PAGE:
How can I find a file created by LibreCalc in Debian/GNU/Linux file system?

I have developed a spread sheet using LibreCalc which I want to print on paper so that I can refer to it when I do not have access to any electronic/digital resource. I put the file name in the header center along with creation date. What gets printed is not a file name that I can use with the find command in a virtual terminal. I need this to update master file from penciled notes on paper copy when i next have access to my computer. Also, I have created several different versions during development and given them different file names which are not accurately reflected in what I see in Gnome Terminal. I need to understand the correspondence between LibreCalc file names and System file names to keep track of progress in development. Folders are mentioned in LibreOffice docs, but don’t seem to be part of what is printed in headers. Are folders analogous to directories in POSSIX/Linux? I am confused and badly need a better understanding of where LibreCalc puts information on hard disk. IMHO, any useful answer to this question will surely lead to more questions on my part.
My computer is a HP desktop running Debian Jessie (with systemd) version 4 of LibreOffice, but with indications that is once had version 3 of LibreOffice installed. Please don’t suggest buying an iPad or other hand held digital device in lieu of paper. I’m old and couldn’t master it before I die. I am barely in command of my Jessie box as it is.

Hi pec77

I’m going to assume that you have zero idea on computers - no insult intended.

Main Advice:

Install mlocate (it will be within your standard Repository; if you have not already installed Synaptic, I suggest installing that as well):

“mlocate is a new implementation of locate, a tool to find files
anywhere in the filesystem based on their name, using a fixed pattern
or a regular expression. Unlike other tools like find(1), locate uses
a previously created database to perform the search, allowing queries
to execute much faster. This database is updated periodically from

“…After installation, you may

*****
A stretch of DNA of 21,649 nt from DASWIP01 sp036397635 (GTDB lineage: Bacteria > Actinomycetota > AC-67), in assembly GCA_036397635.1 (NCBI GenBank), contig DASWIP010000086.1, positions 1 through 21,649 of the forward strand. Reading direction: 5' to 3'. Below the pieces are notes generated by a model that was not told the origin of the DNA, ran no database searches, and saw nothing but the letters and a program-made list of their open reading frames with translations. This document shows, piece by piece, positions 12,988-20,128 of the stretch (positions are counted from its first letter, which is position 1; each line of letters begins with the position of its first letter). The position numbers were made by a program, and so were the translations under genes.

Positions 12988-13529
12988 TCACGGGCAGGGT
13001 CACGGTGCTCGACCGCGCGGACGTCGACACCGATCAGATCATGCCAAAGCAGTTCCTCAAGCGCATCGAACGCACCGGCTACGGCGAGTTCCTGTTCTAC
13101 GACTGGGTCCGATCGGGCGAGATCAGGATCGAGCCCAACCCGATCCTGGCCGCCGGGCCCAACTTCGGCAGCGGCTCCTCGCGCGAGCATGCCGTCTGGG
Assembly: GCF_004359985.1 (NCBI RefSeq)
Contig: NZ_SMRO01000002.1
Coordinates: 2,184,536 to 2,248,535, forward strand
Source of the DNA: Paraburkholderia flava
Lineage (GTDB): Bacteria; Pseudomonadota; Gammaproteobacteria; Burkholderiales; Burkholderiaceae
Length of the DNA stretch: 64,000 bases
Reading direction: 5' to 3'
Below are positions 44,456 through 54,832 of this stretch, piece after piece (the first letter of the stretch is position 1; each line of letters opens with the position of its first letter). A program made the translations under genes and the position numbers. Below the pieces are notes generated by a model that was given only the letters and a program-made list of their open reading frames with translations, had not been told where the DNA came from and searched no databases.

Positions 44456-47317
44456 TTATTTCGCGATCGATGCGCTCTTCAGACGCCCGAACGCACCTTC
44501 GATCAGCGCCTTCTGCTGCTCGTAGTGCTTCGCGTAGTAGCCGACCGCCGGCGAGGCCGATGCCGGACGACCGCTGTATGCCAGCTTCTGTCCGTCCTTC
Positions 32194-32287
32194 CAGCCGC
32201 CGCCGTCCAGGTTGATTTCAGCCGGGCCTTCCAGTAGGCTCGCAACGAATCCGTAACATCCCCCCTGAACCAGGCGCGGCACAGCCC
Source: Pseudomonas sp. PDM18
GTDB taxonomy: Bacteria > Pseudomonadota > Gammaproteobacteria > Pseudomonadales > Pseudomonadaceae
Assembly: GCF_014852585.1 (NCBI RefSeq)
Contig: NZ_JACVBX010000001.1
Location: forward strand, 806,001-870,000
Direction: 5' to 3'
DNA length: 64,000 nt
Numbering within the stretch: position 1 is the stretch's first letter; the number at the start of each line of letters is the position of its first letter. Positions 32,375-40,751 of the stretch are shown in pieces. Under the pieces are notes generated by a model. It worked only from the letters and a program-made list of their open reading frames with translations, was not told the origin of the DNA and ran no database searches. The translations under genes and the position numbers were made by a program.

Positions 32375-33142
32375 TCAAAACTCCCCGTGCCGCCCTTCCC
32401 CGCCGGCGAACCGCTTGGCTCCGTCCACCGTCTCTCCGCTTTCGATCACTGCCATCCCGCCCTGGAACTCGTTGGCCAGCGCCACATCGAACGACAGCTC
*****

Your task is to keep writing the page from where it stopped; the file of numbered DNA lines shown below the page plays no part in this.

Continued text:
wish to run /etc/cron.daily/mlocate by hand to create the database,
otherwise mlocate won’t work until that script is run from cron itself”

You can then run a very-simple “locate name-of-file” (no quotes) from Terminal to find any file almost-instantly within the system. It is by far the sanest way to find files within your system. I would be lost without it.

Correspondence between LibreCalc file names and System file names:

These should be the same. If not, work tirelessly until they are the same!

Issue the following in a terminal:

:~$ locale

(it is the single word ‘locale’)

(notice how each one is the same - that was a lot of work)

Now check the following within LO:-

(menu):ToolsOptionsLanguage SettingsLanguages

For best, each language wants to be the same as your system locale above (LO is UTF-8 throughout, and your system should be also; change it to UTF-8 if not).

As a small, possible assistance for the file-save issue have a look also at the following:-


“Are folders analogous to directories?”

Windows has been built on the foundation of MS-DOS. That latter used UNIX as the inspiration for it’s file-system, as did Linux. There is one main difference between the two, and a handful of other differences.

As I understand it, Linux is UNIX as far as the file-system is concerned:-

  • A directory is marked within it’s metadata as a dir; otherwise ‘files’ & ‘dirs’ are identical on disk (though dirs are often much smaller)
  • the separator used to denote a dir is a forward-slash (/)
  • any character within the system charset other than the separator can be used within a file and/or directory name
    (a perfectly terrifying decision)
  • A LF ((U+000A) LINE FEED) is used as the system EOL (End-of-Line) character

Here are the differences between the Windows fs compared the Linux fs:-

  • M$ always refers to ‘folders’ rather than ‘directories’
    (pure terminology, nothing else)
  • the separator used to denote a dir is a back-slash (\)
    (a most stupid decision)
  • legal chars for dir + filenames are far more restrictive
    (a most sensible decision)
    (this includes the colon (:slight_smile: due to it’s use within MS-DOS partition names (eg ‘C:’))
  • A CR/LF pair ((U+000D) CARRIAGE RETURN + (U+000A) LINE FEED) is used as the system EOL (End-of-Line) characters

If this helps then please tick the answer (:heavy_check_mark:)

…and/or show you like it with an uptick ()